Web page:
Sunday, March 25, 2012

Europe’s bailout bazooka is proving to be a toy gun

by Wolfgang Münchau

Financial Times

March 25, 2012

Welcome back to the crisis. And it’s set to get worse once the markets discover that the eurozone is about to fudge the increase in the European rescue umbrella. The argument I am hearing is a wonderful example of circular logic: we don’t need a bigger umbrella because market pressure has eased.

Well, the market pressure has gone up again recently. Investors are concerned about Spain. Over the weekend, Angela Merkel was preparing for one of her celebrated U-turns, by letting out a trial balloon in the German press that she would, after all, be ready to accept an increase in the rescue operation.

As I understand it, she is ready to offer only a partial merger and only for a transitional period. Specifically, the Germans are proposing to tack on the existing commitments of the EFSF – the programmes for Greece, Ireland and Portugal – to the ESM. That would get us to a ballpark of €700bn. The trouble is that you cannot just add these numbers. Once the old programmes expire, they are gone. Any new money will have to come from the ESM. Over time, the ceiling will revert to €500bn. This deal would, at most, give a small, temporary increase in the ceiling.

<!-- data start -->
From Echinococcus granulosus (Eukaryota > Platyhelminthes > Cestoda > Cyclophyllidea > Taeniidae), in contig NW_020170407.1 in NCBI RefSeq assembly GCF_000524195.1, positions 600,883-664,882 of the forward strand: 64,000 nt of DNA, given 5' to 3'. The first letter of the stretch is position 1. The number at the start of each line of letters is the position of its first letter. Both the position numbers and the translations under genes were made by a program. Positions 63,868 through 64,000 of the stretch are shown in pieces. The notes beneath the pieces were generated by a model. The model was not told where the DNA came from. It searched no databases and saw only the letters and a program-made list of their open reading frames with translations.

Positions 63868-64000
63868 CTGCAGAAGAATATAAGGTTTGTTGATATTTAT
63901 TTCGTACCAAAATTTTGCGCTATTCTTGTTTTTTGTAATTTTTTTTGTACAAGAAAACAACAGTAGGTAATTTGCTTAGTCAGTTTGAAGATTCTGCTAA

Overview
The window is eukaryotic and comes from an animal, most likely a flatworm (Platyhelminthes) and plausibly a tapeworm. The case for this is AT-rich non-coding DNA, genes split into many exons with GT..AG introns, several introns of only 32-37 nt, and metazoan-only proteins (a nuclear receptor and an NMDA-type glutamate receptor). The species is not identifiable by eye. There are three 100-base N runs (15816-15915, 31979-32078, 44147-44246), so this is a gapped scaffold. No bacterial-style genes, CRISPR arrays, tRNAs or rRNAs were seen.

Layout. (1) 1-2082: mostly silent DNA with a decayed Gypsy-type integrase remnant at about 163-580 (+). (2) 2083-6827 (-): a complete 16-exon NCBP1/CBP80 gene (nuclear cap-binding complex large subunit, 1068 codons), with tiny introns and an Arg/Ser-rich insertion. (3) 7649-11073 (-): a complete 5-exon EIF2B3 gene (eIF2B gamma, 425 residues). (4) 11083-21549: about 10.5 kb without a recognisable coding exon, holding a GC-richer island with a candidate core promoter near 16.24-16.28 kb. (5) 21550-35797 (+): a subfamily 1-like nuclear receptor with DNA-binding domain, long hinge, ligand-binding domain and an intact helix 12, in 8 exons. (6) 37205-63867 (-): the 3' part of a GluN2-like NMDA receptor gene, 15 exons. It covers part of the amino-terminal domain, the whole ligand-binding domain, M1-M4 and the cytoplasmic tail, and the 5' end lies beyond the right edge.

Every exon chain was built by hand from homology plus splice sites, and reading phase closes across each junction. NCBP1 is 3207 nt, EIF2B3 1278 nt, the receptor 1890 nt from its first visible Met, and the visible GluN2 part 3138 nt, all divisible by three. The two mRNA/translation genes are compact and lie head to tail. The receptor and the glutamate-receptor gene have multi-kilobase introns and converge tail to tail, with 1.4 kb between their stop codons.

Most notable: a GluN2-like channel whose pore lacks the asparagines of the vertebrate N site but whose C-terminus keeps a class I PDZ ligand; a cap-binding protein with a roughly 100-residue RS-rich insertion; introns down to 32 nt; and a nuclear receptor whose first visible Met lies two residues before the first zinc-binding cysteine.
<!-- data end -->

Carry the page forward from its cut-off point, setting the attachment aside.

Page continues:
Still, it would raise Germany’s maximum risk temporarily from €211bn to about €280bn. This presents a huge political problem for the chancellor because it would require a vote by the Bundestag, which had previously agreed that the total liability of €211bn must not be broken. The €211bn figure has taken on symbolism in the German debate. Ms Merkel and other politicians have pledged many times not to break it. It is not clear she would get the support for such an increase. The CSU, the Bavarian wing of her party, is opposed. After Sunday’s election in the Saarland, her coalition is facing an even bigger test in North-Rhine-Westphalia, which holds early elections in May. Remember, elections there messed up the first Greek programme.


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